As the winter vacation is coming to an end, I am leaving three hectic months behind with a need for some rest. Busy schedule that started with the job hunting process and full of lots of paperwork and bureaucracy has ended on the most beautiful note with this paper coming into existence despite all the odds against it! The moment I saw my laptop showered with coffee at Starbucks today, I had a little bit of a heart attack. However, it is safely here! 🙂 It still has a way to go, and I need to improve it, but it will help me go through the upcoming conference 🙂
In “The Unfinished Cartography: Murakami Haruki and the Postmodern Cognitive Map,” Chiyoko Kawakami untangles the gap between Murakami and the postwar junbungaku not so much in view of Murakami’s reluctance to adopt a critical stance on the Japanese social scene. Alternately, she deciphers the long-debated polarity in respect of non-representational form of power being portrayed in Murakami’s works in contrast to “the discursive practice of social struggle” prevailing in postwar junbungaku: “Murakami depicts the problematic and incompletely conceptualized relationships between the individual and society in the radically changing social climates of postmodern Japan, where “authority” has ceased to present itself as a unified ideological entity” (310).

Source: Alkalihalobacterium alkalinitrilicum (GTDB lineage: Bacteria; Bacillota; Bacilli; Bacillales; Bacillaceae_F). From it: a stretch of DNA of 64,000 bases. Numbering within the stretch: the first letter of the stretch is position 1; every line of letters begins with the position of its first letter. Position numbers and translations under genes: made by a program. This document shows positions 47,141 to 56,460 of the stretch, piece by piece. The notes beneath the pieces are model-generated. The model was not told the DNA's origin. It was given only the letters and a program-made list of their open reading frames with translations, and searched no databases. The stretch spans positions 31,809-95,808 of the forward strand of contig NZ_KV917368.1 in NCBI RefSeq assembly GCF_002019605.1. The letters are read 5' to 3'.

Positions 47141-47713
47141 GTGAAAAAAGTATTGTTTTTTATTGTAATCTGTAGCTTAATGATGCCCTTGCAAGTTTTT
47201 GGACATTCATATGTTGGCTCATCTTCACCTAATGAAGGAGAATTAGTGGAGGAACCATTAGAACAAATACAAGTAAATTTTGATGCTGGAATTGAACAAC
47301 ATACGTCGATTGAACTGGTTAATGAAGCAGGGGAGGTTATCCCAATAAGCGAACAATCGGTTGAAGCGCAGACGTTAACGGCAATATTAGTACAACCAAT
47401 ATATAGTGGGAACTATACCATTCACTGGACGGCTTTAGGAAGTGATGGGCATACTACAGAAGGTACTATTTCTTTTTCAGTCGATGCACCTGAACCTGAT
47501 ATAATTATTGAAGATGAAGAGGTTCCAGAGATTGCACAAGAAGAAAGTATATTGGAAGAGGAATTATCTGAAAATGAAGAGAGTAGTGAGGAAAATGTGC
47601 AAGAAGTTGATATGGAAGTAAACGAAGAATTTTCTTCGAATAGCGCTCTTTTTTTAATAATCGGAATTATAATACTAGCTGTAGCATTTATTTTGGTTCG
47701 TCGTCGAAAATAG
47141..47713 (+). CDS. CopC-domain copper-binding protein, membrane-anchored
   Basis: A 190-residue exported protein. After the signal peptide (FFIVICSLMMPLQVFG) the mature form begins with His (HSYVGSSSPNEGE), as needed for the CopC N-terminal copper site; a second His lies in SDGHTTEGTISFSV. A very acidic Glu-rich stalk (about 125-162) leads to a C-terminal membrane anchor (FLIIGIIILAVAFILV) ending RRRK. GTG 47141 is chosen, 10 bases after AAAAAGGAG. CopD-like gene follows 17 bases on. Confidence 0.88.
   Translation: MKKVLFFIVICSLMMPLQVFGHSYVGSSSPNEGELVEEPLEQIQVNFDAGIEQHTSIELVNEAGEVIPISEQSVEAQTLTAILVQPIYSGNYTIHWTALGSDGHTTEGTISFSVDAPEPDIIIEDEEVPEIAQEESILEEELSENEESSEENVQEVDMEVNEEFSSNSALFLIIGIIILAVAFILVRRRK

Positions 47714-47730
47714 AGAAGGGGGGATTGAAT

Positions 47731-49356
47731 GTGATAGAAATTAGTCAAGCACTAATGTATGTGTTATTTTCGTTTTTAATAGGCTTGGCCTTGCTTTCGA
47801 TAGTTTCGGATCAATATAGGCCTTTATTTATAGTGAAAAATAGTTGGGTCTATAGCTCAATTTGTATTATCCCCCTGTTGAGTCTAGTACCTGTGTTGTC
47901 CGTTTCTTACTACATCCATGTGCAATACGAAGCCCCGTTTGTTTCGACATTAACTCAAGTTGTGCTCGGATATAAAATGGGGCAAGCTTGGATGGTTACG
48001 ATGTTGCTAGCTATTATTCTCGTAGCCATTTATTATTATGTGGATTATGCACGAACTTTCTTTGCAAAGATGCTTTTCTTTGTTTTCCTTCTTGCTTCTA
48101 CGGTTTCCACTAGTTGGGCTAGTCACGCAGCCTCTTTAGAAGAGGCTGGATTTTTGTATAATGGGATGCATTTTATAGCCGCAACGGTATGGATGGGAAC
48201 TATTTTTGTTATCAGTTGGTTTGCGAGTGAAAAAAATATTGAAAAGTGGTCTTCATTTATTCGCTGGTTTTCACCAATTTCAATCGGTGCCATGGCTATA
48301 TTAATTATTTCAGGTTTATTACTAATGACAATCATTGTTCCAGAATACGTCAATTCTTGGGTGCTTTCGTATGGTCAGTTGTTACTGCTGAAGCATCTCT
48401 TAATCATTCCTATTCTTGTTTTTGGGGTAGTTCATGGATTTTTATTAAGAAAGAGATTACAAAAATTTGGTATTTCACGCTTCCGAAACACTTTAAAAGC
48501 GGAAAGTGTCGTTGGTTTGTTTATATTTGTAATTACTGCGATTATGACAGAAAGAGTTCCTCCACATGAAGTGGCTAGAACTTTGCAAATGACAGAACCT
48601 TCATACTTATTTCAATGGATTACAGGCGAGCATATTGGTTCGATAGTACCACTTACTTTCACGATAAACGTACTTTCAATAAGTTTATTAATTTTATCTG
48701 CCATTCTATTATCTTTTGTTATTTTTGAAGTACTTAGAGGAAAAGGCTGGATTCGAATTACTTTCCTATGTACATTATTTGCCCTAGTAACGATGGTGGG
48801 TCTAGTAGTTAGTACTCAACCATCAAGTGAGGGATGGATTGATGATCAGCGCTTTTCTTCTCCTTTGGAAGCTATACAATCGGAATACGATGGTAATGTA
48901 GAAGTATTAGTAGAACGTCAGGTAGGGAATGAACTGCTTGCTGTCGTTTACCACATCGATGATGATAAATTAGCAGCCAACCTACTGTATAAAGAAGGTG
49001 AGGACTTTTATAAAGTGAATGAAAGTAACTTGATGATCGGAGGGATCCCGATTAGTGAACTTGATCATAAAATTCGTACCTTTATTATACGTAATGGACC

Following Kawakami’s viewpoint, I argue that Jean Baudrillard’s theory of consumerism allows for a thorough understanding of manifestation of non-representational power structure in The Wind Up Bird Chronicle. His theory is firmly engrained in his analysis of power as a non-representational entity regulating the relationship between the individual and society by way of dissemination and exhaustion of concepts such as family, leisure and so on. Baudrillard, in other words, scrutinizes a concept such as family, very often confined to the peripheries of home and/or private space, as a consumer object through which various values and standards are compromised in view of the changing political economy. Among the most renowned values and standards being conferred under the aegis of family one can indubitably find the notion of maternity.
Correspondingly, this paper examines the ways in which Murakami’s The Wind-Up Bird Chronicle witnesses the altering status of the maternity in view of economic destabilization during the lost decade of Japan in connection with Baudrillard’s theory of consumerism. By alluding to the altering status of the notion of maternity, I argue that the protagonist’s attempt to emancipate his wife from his brother-in-law Noboru Wataya’s fetters is symptomatic of his nonconformity to the hegemonic masculine identity and his individual struggle. Following the years marked by economic instability, the notion of maternity, putatively separated from the capitalist production, was denounced as a constituent of self-indulgence and consumer culture. The home (maternal domain), once associated both with consumption and frugality owing to household saving rates and purchase of recommended consumer durables, lost its paradigmatic status. By contrast, a discourse associated with respect for hard-working fathers and capitalist economic expansion gained popularity in the 1990s, as Tomiko Yoda explains in “The Rise and Fall of Maternal Society: Gender, Labor, and Capital in Contemporary Japan.” Continue reading